Franke gets house in order ahead of Brexit

Swiss sinks-and-taps firm Franke has revealed that it is in the middle of applying for Authorised Economic Operator (AEO) status to minimise supply chain disruption in the event of a worst-case Brexit.

AEO accreditation, awarded by the HMRC in the UK, is not mandatory, but it certifies that a business has met certain standards in relation to safety and security, compliance with customs rules, standards of competence and others.

Essentially, it’s a trade facilitation measure that recognises reliable operators and encourages best practice in the international supply chain.

AEO-accredited exporters get priority treatment in the case of physical controls.

Franke UK managing director Neil Clark said the “important process” involves an HMRC audit of the past three years of import/export activity and said the firm is working to make sure that all processes are compliant.

But he admitted that “the consequences of a no-deal didn’t bear thinking about”.

“The Government can’t allow the country to seize up. There would be civil disorder. Something needs to happen,” Clark opened up to kbbreview at the UK launch of Franke’s high-end stainless steel worktop range, which includes a solid steel anti-fingerprint, heat-resistant product available in 4mm, 6mm and 8mm.

Clark, who has worked for Franke for 14 years, predicted that there would be more clarity by October/November on the terms of the UK-EU relationship post-Brexit, but acknowledged there was an element of “finger-crossing”.

Clark also said that the uncertainty made it difficult to work out its currency hedging strategy for the next 12 months.

Yet, despite the challenges presented by the vast economic and business uncertainties presented by Brexit, Franke said it was a good time to bring its high-grade, made-to-order stainless steel worktop surfaces to the UK market, with high demand for worksurface innovation, a “desire for creative and customised design” at the top end of the market and a trend for “mix-and-match” materials and textures in the kitchen.


Charlie Luxton at Franke launch

Worktops launch

The launch event was held at TV architect Charlie Luxton’s new-build in the Cotswolds, where the first Franke stainless steel worktop – a 4,500mm by 650mm by 40mm custom-made FineSteel – was installed over the summer. It is integrated with two KWC Zoe sinks and an Era tap.

Speaking at the event, Luxton said that he liked “natural materials” and “lumps of stuff”, like stone, steel and concrete and a singular, stainless steel surface supported the “simple expression” he was aiming to achieve in his kitchen.

Clark said: “Stainless steel is in Franke’s DNA and the worksurfaces complement very well our core products of sinks and taps. They are a natural design link allowing us to offer a completely bespoke solution, with superior aesthetic and design value to retailers working on high-calibre projects.”

In addition, Clark said the range would offer a point of differentiation for Franke in an increasingly crowded and commoditised sinks-and-taps market and “reaffirms the relevance of the Franke brand with our core studio customers”.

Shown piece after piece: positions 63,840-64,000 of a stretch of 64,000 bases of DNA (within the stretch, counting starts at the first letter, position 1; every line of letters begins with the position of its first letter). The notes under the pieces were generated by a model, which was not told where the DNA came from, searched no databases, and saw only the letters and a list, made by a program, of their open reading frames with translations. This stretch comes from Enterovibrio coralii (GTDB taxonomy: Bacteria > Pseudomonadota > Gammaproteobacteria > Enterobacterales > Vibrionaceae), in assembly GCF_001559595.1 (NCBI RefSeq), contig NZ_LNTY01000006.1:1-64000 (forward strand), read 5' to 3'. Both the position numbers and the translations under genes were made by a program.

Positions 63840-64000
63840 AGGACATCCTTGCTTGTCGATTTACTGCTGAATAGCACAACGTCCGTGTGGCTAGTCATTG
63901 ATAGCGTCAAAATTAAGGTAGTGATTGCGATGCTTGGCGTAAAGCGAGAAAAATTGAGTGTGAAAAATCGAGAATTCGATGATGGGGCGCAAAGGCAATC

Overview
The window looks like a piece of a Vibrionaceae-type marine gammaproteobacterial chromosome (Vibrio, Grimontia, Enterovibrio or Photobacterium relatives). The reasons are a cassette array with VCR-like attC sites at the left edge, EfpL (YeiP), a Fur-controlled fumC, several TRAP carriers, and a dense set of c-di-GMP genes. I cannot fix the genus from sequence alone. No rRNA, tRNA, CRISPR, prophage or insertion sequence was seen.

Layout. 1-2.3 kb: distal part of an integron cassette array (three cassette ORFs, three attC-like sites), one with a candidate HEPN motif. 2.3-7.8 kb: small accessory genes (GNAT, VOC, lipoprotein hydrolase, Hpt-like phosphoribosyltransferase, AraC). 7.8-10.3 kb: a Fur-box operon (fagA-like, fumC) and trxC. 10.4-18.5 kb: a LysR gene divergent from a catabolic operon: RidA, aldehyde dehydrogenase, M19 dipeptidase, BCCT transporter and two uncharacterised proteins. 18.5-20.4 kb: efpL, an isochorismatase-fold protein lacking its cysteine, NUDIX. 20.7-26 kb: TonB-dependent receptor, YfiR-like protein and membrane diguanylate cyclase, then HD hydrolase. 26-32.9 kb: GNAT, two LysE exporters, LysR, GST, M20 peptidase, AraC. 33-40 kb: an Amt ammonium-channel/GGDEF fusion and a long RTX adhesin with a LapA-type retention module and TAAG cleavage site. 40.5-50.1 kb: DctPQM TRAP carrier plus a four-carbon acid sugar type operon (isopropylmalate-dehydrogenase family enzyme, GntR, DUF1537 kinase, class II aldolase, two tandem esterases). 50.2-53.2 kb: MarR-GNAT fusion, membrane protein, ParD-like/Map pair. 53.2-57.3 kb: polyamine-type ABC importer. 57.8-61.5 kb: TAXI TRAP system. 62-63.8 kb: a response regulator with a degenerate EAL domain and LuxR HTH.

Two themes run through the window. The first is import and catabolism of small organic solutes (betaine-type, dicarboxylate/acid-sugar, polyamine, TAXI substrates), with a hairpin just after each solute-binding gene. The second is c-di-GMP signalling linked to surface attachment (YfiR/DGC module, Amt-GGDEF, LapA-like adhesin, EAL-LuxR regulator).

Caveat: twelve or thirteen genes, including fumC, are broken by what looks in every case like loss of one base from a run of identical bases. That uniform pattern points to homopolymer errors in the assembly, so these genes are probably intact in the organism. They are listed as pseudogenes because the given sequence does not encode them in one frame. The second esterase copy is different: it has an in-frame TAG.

The firm has partnered with worktop installation expert F Jones of Cleveland to install the bespoke worktops, which are already taking off.

A month after launch, north London showroom Openplan Design has put one on display, while Holme Design in Yorkshire, Haus of Design in Stockton-on-Tees and ULMO in Poulton, Lancashire have expressed interest.

The range is available in 1.2mm FineSteel in two finishes, fabricated with a substrate and PureSteel, in thicknesses of 4mm, 6mm and 8mm with a choice of six finishes, including its exclusive Pearlfinish, a glass ceramic coating that repels water and doesn’t scratch.


‘I’m very excited about it…’

Rufus Wainwright, showroom manager and design director, ULMO on Franke’s stainless steel work surfaces

“I am working with a customer on a kitchen and originally she wanted stainless steel work surfaces, but I didn’t feel comfortable with recommending anything that was on the market. Stainless steel can be problematic. It scratches. It’s different in a commercial setting. You’re not going to be scrubbing your kitchen every night with a wire brush.

“But then I went to a Franke UK launch event in Switzerland at the beginning of the year and I was very impressed with their non-scratch PureSteel product. It seems like a game-changer. Initially, I was suggesting to my customer that she have a look at Corian, but now I will be recommending Franke’s PureSteel in the Diamond or Pearl finish, which are virtually stain-resistant.

“This is very different to anything that’s available in the market right now and I’m very excited about it. We don’t usually have any sales material on our work surfaces in our showroom, but we have a block with the samples and Franke POS material on display and it’s getting very positive feedback.

“It’s not for everyone – certainly not anyone who is spending less than £50,000 on a kitchen because of the price point – but we sell Gaggenhau and Sub-Zero Wolf, so for some of our customers who like that industrial look it ticks a lot of boxes.”

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